Parents From Abusive YouTube ‘Prank’ Videos Lose Custody

By
Heather and Mike Martin are the adults behind YouTube’s DaddyOFive.

Last week, Mike Martin and his wife, Heather, faced flak after the YouTube community exposed some of their videos as being potentially abusive to the Martins’ children. Mike Martin is known on YouTube as the DaddyOFive channel, where he and Heather racked up over 750,000 followers with videos of their day-to-day lives as a blended family. (The five kids are Emma and Cody, Martin’s children from a previous marriage, and Heather’s three sons.) But in between harmless content were videos in which Martin would play “pranks” on Cody. (Cody is also the youngest of the five children.) Videos ranged from Martin smashing Cody’s Xbox with a hammer (he would later show his son that it had been a different Xbox), to convincing Cody that he was being adopted out of the family for his bad behavior, to cursing at him for spilling ink — which, naturally, Heather and Mike had actually spilled — on his bedroom floor. In several of the videos, Cody can be seen crying and seems to be visibly, and understandably, upset by what has happened. Today, Cody’s biological mother, Rose Hall, announced — also via YouTube video — that she has been granted emergency custody of both of her children, and has removed them from the Martins’ home in Maryland.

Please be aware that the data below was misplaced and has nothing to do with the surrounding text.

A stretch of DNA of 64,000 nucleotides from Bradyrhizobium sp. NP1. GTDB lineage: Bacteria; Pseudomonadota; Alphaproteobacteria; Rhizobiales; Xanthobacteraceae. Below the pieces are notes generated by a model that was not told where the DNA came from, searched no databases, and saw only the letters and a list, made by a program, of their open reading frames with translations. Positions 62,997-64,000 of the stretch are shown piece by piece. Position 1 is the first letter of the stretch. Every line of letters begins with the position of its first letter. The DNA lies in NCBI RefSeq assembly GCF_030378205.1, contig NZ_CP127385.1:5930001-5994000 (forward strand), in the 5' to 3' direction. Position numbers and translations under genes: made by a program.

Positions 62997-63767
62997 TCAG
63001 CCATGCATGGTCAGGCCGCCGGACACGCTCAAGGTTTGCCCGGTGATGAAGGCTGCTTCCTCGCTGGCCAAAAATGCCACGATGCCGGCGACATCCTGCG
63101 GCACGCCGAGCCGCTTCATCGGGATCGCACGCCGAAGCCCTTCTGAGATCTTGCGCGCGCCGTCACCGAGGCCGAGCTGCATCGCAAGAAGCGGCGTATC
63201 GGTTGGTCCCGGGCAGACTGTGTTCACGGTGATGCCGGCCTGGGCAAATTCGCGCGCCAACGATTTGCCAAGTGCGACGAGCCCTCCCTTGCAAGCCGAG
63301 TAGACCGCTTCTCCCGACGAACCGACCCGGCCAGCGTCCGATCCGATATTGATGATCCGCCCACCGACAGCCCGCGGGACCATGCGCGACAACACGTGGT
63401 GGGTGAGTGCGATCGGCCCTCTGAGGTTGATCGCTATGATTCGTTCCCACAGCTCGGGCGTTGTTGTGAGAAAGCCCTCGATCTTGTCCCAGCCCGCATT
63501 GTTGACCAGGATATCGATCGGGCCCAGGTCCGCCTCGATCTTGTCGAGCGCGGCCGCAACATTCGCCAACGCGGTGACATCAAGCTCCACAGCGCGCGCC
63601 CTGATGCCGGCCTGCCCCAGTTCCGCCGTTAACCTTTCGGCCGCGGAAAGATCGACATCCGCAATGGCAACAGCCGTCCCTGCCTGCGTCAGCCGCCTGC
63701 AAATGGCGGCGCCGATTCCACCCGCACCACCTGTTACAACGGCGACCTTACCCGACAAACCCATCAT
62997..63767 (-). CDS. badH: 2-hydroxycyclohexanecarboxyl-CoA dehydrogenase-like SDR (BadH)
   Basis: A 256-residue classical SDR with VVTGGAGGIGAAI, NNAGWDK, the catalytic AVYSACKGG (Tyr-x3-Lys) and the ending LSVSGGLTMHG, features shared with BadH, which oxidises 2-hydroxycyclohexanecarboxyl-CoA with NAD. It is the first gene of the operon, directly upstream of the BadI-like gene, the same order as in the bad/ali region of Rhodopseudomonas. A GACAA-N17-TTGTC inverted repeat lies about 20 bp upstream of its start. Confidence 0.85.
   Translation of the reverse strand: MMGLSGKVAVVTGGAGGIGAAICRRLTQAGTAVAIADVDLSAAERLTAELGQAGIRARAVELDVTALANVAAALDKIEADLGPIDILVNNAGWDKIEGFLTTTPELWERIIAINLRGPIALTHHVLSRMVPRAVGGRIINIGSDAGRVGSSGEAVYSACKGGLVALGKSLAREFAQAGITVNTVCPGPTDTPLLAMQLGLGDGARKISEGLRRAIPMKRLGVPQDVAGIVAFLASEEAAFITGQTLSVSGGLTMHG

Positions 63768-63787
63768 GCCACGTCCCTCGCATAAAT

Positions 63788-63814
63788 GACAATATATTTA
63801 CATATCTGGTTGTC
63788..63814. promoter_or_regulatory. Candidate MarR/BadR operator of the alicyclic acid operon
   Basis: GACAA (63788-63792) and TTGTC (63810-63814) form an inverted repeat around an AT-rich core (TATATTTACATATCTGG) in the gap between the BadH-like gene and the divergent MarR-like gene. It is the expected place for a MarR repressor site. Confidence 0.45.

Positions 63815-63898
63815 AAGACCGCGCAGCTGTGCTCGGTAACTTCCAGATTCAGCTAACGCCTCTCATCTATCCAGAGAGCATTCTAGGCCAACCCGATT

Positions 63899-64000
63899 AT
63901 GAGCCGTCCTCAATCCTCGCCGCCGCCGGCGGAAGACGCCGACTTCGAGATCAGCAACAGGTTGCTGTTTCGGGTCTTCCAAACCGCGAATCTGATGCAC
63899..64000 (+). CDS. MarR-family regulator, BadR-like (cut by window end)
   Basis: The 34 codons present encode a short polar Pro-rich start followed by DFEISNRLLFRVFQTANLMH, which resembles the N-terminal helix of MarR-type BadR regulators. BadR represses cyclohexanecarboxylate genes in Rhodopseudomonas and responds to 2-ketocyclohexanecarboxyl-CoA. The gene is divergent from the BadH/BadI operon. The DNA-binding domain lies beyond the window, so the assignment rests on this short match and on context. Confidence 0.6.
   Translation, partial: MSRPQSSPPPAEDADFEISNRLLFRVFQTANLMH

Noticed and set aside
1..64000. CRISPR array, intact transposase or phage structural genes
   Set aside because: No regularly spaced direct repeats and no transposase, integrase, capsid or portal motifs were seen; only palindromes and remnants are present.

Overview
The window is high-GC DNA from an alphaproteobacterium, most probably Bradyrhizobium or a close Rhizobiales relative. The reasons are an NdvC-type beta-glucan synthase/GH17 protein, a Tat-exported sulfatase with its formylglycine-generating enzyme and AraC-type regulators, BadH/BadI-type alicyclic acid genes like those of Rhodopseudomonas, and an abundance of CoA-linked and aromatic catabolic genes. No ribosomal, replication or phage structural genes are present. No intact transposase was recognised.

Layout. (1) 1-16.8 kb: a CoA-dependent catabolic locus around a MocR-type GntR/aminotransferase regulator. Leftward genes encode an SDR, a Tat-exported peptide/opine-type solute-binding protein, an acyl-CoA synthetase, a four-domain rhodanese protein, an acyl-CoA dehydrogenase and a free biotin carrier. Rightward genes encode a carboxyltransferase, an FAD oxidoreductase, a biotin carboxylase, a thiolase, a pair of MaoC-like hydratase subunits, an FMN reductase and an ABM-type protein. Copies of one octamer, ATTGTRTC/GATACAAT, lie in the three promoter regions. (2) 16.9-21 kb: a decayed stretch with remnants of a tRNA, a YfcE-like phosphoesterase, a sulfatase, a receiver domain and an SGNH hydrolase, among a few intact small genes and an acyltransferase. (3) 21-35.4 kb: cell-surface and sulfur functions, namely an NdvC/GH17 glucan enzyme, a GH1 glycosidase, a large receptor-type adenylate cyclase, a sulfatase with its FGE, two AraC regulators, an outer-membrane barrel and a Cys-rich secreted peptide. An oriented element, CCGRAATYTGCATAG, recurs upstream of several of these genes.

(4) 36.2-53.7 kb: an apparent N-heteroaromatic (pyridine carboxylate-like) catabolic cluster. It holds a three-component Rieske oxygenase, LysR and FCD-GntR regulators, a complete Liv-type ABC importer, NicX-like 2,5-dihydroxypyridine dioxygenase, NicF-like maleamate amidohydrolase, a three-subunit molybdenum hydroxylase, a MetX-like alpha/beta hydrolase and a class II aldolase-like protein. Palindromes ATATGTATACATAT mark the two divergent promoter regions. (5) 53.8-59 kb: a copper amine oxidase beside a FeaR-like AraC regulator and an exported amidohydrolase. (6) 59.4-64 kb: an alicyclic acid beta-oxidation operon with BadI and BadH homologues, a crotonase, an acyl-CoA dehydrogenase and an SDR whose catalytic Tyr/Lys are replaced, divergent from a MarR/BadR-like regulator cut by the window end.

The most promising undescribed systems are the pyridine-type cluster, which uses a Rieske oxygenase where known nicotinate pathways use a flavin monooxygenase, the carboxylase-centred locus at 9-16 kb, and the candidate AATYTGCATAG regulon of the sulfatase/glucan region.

Hall, seated beside her attorney, says her two children are “doing good” and “getting back to their playful selves.” She also says that convincing Cody to come with her was a struggle, as the boy had been told, ostensibly by Mike and Heather Martin, that she did not love or want him anymore. At the end of the 13-minute video, Hall thanks several YouTubers — including Phil DeFranco, a YouTuber who posted an exposé video earlier this spring about DaddyOFive’s pranks — for helping to get her children out of a dangerous situation. Hall previously had custody of Cody and Emma up until 2014, when she says that they were illegally taken from her after the Martins forged paperwork.

As for Mike and Heather Martin, their YouTube channel has been scrubbed, save for a single apology video posted last week. In it, the couple tearfully apologizes for making “terrible parenting decisions,” and says they are in family counseling. The Martins had previously denied any of their videos were abusive. “All information will be presented to the court at the appropriate time,” the Martin family’s attorney told the BBC when asked for a comment on the current situation.

Parents From Abusive YouTube ‘Prank’ Videos Lose Custody